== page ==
Eco-Harmony


Fall 2018 | Professor: Hal Hayes
Project Partner: Ophelie Tousignant
What are megastructures of the future and how can it become a self-sustaining structure that embodies the idea of “mixed use”?

This 7 million square feet project located on Pier 76 in New York City explores the integration of city infrastructure with mixed use programs (such as hotel, education, residential, etc) and how sustainable synergies can arise from the various programs that are embedded within one singular megastructure. In 100 years in the future, with advanced technologies and extreme climate conditions (based on current climate trajectories), how can architecture transform into towers of ecological collaboration and celebration?




The project proposes a daring transit connection that involve the use of gondolas that could connect the site to Penn Station and New Jersey, creating bridges that would greatly increase the connectivity and modes of transportation on site, as well as provide a new perspective for Hudson Yards and New York City as a whole.





This only highlights one of the many transportation strategies embedded within this project. Since the project is situated for 100 years into the future, we explore transportation research development such as Uber Air and Uber Water as new modes of transit that could exist in the future.  


The site also directly connects to the Highline and the Javits Center, allowing for the highline to end in a grand way while improving the overall pedestrian circulation of the area (as the multi-lane vehicular roads greatly limit pedestrian circulation around the site).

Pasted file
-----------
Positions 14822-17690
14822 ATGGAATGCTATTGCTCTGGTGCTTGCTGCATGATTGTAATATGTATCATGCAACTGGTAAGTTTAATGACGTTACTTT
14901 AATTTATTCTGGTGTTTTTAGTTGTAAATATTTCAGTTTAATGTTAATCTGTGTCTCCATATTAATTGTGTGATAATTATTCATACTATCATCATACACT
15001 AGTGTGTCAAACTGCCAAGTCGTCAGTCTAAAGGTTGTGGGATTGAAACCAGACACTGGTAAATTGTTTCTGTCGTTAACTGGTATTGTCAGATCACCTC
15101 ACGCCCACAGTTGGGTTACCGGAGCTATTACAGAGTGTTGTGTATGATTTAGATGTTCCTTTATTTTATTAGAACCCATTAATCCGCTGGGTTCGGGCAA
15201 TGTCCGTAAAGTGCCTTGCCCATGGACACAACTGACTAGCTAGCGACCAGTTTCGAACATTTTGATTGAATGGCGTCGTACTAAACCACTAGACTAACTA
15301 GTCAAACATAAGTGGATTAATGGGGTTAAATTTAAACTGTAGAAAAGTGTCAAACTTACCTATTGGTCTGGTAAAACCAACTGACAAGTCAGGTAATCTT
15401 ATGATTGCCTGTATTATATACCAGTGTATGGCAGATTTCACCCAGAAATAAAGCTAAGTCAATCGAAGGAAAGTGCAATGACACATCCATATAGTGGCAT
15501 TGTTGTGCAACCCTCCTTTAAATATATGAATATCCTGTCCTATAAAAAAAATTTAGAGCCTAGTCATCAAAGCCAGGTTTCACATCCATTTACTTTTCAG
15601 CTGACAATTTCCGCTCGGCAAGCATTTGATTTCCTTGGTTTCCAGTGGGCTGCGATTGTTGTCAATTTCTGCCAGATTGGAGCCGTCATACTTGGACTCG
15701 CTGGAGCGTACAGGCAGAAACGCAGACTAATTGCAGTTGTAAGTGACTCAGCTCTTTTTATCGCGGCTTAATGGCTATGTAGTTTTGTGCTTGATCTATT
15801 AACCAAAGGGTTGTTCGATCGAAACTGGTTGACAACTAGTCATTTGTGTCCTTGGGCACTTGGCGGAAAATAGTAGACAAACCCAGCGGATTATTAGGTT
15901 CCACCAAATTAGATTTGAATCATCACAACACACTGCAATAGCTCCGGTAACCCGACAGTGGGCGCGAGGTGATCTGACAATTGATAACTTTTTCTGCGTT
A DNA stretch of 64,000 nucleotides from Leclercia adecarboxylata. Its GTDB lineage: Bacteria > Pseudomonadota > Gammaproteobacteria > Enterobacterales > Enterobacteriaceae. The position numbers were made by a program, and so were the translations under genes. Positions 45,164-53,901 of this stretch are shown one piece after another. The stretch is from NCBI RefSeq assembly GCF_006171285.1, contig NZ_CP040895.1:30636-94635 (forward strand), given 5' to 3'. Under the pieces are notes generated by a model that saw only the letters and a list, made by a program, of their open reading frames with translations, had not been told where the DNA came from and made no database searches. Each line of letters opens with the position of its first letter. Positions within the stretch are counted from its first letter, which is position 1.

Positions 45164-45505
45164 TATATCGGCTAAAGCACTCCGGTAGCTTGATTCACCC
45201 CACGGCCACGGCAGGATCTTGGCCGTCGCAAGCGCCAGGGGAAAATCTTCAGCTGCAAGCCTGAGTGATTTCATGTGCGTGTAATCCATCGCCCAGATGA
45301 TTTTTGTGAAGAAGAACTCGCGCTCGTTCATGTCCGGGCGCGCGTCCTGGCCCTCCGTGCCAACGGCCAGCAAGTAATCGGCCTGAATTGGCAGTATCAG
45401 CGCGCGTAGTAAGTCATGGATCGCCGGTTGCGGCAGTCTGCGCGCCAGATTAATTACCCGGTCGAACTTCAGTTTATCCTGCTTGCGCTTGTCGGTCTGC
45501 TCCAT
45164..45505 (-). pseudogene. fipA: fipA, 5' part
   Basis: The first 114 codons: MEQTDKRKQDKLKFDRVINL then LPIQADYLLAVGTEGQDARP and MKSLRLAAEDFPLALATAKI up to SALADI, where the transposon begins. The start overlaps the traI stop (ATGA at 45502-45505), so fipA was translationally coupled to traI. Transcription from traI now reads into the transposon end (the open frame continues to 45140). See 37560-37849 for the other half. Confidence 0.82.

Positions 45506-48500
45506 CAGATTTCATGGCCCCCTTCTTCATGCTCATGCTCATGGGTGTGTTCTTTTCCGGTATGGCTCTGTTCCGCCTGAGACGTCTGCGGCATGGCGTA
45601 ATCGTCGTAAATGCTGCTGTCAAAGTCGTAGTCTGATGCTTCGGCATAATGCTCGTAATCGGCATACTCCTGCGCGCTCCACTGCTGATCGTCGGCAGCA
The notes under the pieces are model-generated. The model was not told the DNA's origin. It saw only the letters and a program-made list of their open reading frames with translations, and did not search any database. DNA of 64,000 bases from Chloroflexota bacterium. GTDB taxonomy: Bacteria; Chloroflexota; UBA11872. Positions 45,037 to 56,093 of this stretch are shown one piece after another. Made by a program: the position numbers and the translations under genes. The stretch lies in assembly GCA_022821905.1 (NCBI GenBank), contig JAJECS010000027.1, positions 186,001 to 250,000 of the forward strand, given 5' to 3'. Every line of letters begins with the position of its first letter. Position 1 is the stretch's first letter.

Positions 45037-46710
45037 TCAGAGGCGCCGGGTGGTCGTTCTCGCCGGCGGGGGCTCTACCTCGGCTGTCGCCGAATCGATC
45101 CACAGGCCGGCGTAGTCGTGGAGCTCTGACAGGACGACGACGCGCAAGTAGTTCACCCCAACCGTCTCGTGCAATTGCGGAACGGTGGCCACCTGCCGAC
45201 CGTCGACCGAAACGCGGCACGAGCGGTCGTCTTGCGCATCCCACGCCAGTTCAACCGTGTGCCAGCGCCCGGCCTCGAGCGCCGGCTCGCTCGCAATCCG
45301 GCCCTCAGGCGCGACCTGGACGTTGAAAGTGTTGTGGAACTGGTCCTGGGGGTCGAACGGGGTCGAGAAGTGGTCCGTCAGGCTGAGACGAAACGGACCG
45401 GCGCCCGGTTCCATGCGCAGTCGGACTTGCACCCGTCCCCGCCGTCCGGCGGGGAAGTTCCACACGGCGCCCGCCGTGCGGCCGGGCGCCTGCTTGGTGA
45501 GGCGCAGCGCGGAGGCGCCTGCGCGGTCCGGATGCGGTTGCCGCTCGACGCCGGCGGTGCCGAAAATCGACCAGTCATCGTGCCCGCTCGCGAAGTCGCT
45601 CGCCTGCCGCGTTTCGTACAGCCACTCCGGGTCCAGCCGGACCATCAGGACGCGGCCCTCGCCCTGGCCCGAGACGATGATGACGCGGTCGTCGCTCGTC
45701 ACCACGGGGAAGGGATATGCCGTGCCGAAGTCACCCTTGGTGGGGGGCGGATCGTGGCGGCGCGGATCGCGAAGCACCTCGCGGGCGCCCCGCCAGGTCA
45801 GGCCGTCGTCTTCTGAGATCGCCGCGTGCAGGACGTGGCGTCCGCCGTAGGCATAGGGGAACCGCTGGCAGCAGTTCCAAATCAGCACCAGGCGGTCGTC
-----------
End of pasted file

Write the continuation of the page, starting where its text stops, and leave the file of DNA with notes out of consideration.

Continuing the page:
Parametric Scripting  

Parametric scripting was utilized for systems sizing calculations (such as in the greywater treatment system sizing) and for facade design in the final project to create varied facade openings based on the program type within the building. This provided the level of variation and transition that could be more responsive to the interior while managing such a large scale building with complex geometries.

The facade design was inspired by a sea sponge, which could filter water and offer porosity. For the facade we wanted to explore air filtration and porosity as a way to undulate the aperture sizing based on the internal programs of the superstructure. For more private spaces such as residential or hotel, the aperture size becomes smaller and closer to human scale, where in larger public spaces the apertures enlarge to much bigger sizes. There is also color control embedded into the glass facade to allow for the glass to adapt based on context (such as pink light for greenhouse spaces for plant growth). 




For systems sizing calculations, the graywater and blackwater systems included both the superstructure load as well as the surrounding contexts (such as the Javits Center and Hudson Yards). This allows for the water in the surrounding area and on site to be treated and reused, and are embedded into the architecture as educational and experiential features that encourage a symbiotic relationship between infrastructural systems and living. 

The reused water is used for watering plants, landscaping, and flushing throughout the building as large urban farming atriums are created as both social spaces and to deal with food scarcity and food quality. 




A series of experiential moments present themselves in this project that highlight and celebrate systems integration, experience, social interaction, and ecology. 

From an amphitheater that is surrounded by a wet landscape and water to urban farming atriums, the intersection of the systems, programs, ecology, and people were especially important and valuable for this project.